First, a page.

David and Denny were both grad students together back at Michigan State. Dr. Cain went on to become a fruit breeder, and is the papa of the incredibly famous Cotton Candy grape. On the off chance you haven’t tried it, be sure to search for it at your local grocery store. David worked in academia and later the USDA, before embarking on his own venture, where he made several incredible fruit breeding breakthroughs.

I didn’t realize David is a long-time plant nerd and Plant Delights customer, and has recently moved from California to the East Coast for his next plant breeding adventure. We had a blast talking plant breeding and looking at a few of our crazy breeding projects at JLBG.

An Exciting New Expedition

Please join me in welcoming our newest JLBG team member, Dr. Patrick McMillan. I’ve known Patrick for 30 years, going back to his days as a student at UNC-Chapel Hill, and long before he became a legend in the plant world.

We’ve followed his amazing journey, most recently as Director of Heronswood Gardens in Washington. Prior to that, he was Director of the SC Botanical Garden and Professor of Environmental Sustainability at Clemson since 2000. Patrick was the Emmy Award winning host of the renown PBS series, Expeditions with Patrick McMillan. Patrick is a highly-respected botanist/naturalist, who has won far too many awards to mention, but we’ll let Patrick tell you a bit more about himself and why he decided to partner with JLBG.

My first experience with Juniper Level and Tony was sitting at the kitchen table in 1991, the inaugural year of Plant Delights Nursery, talking about Asarum and star-struck by Tony’s knowledge and passion that has continued to grow into one of the world’s premier gardens and nurseries. In those days I dreamed of the opportunity to work alongside such talented horticulturalists and intrepid explorers.

My love of plants and all things slithering, creeping, crawling, and flying came at a very early age. I can’t remember a time when my life wasn’t centered on them. Fast forward 31 years and I found myself sitting at the same table reminiscing about the past, marveling at how far JLBG has grown, and stirring excitement for the future. I am so enthusiastic about joining the staff at JLBG, learning from the lifetimes of incredible knowledge and skill that is assembled among the employees and sharing my own experience, passion, and knowledge to bolster the mission and the horticultural and conservation accomplishments of this magical place.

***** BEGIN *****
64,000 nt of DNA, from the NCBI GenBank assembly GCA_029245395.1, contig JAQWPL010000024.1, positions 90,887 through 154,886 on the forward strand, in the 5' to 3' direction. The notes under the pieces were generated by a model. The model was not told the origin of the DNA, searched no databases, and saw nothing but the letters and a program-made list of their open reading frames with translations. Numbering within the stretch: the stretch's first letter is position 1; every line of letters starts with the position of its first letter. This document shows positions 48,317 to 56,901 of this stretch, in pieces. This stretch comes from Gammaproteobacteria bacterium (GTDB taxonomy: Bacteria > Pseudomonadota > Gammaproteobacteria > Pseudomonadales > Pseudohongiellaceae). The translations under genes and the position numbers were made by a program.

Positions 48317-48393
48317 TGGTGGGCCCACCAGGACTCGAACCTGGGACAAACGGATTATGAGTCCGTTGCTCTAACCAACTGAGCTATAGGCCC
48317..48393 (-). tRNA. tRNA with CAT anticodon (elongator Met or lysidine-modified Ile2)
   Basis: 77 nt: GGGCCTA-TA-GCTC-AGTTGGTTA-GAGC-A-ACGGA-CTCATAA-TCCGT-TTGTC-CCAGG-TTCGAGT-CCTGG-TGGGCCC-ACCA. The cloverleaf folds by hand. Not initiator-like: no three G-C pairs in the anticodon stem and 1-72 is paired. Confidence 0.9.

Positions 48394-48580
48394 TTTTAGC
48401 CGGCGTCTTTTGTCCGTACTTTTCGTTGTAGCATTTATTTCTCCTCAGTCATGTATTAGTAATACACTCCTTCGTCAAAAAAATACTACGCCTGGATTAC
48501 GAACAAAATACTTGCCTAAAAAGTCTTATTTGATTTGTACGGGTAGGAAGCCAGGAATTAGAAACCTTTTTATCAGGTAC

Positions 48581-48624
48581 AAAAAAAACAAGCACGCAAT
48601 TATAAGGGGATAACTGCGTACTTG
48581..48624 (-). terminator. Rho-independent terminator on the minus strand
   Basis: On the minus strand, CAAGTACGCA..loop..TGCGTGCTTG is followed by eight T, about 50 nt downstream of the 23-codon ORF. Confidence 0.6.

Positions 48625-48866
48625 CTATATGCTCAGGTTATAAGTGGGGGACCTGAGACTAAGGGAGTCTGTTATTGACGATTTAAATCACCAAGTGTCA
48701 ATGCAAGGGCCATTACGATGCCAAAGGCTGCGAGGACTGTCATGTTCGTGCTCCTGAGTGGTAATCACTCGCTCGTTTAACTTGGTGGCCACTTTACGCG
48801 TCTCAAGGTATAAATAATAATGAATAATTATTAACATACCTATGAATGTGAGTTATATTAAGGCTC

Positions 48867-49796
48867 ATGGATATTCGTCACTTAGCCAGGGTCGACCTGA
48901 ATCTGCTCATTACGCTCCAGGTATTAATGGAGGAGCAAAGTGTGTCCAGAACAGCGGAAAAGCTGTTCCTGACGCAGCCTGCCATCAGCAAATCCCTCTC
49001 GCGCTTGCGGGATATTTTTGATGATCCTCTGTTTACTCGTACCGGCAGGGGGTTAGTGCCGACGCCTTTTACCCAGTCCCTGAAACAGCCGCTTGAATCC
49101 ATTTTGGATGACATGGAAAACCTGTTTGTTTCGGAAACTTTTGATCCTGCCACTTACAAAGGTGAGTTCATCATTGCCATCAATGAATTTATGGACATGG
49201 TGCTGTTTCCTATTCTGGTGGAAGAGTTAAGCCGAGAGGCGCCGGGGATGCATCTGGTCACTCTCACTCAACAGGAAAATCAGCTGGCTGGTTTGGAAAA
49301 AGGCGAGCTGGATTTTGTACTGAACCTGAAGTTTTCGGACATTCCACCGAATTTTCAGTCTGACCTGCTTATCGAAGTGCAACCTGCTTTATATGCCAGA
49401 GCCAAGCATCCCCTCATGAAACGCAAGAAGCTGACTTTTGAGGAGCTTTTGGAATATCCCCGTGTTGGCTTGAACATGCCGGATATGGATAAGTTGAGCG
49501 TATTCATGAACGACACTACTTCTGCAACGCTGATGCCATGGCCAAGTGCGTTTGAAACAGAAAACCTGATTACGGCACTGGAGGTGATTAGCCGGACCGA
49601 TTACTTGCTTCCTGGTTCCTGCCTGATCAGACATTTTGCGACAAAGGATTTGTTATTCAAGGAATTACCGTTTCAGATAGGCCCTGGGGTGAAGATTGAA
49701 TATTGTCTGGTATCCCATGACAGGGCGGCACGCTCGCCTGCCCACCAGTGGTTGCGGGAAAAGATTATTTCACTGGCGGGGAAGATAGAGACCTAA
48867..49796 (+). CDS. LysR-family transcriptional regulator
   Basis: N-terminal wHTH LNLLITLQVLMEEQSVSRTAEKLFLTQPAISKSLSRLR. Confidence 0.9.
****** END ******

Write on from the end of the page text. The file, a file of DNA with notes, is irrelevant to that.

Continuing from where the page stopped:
I’m probably best described as a plant nerd. I have never met a plant I didn’t love. Every plant has a story and each is connected to our lives and the lives of the biodiversity upon which we all depend. Much of my horticultural experience and focus in South Carolina and at Heronswood Garden in Kingston, Washington has been focused on generating and supporting insect, bird and other wildlife diversity in the home landscape.

My philosophy of natural community gardening and the generation of life is a fairly simple one based on filling every space with life – diversity generates diversity. My exploration of the plant world has taken me from pole to pole and over every continent except Australia. I was trained as a sedge taxonomist but my interests include anything with cells. I’ve described new species ranging from ragweeds to sedges and begonia.

I also believe strongly that our greatest gift is sharing knowledge and I have worked as a lifelong educator. You may also have seen me on your local PBS station, where for 15 years I wrote, hosted, and produced the series “Expeditions with Patrick McMillan” – distributed by American Public Television. Conservation, preservation and generation of life is at the core of my life’s mission and I can imagine no better place to be nested within than JLBG. I hope to meet you soon and share some hearty plant nerd conversation.

The Spectrum of Siblings

Throughout the years, we’ve grown literally thousands…perhaps 10s of thousands of seedlings of the Japanese sacred lily, Rohdea japonica. Each one varies slightly, but we only save those at the far end of the bell curve. Here are three of our seedlings which well represent that dramatic variation at each end of the spectrum…a wide leaf form we named Rohdea ‘Stork Nest’ (15 yrs old), a very narrow leaf form we named Rohdea ‘Thin Man’ (16 years old), and a miniature that has yet to be named.

Rohdea japonica ‘Stork Nest’
Rohdea japonica ‘Thin Man’
Rohdea japonica JLBG-091

Seeds of Change

At Plant Delights Nursery and Juniper Level Botanic Garden we grow a number of our plants from seed. While many plants will come pretty true to type from seed, there is always the element of genetics and genetic diversity, just as in humans. We are always on the look out for these genetic variations and the next great garden worth plant.

Below is a planting of 3 Alyssum argenteum that were grown from seed received from Jelitto Perennial Seed. All planted at the same time and same conditions, side by side, you can see the plant to the far left is already in flower, the middle plant is just starting to bud, and the far right is denser and more compact in its growth habit.

Alyssum argenteum – Jelitto form

Below is another seed grown crop of Alyssum saxatile ‘Sulphureum’ and you can see the variation of flower color from a creamy, buttery yellow to a bright golden yellow. So we are always excited about growing crops from seed and discovering the variations nature has in store.

Alyssum saxatile ‘Sulphureum’ – Jelitto form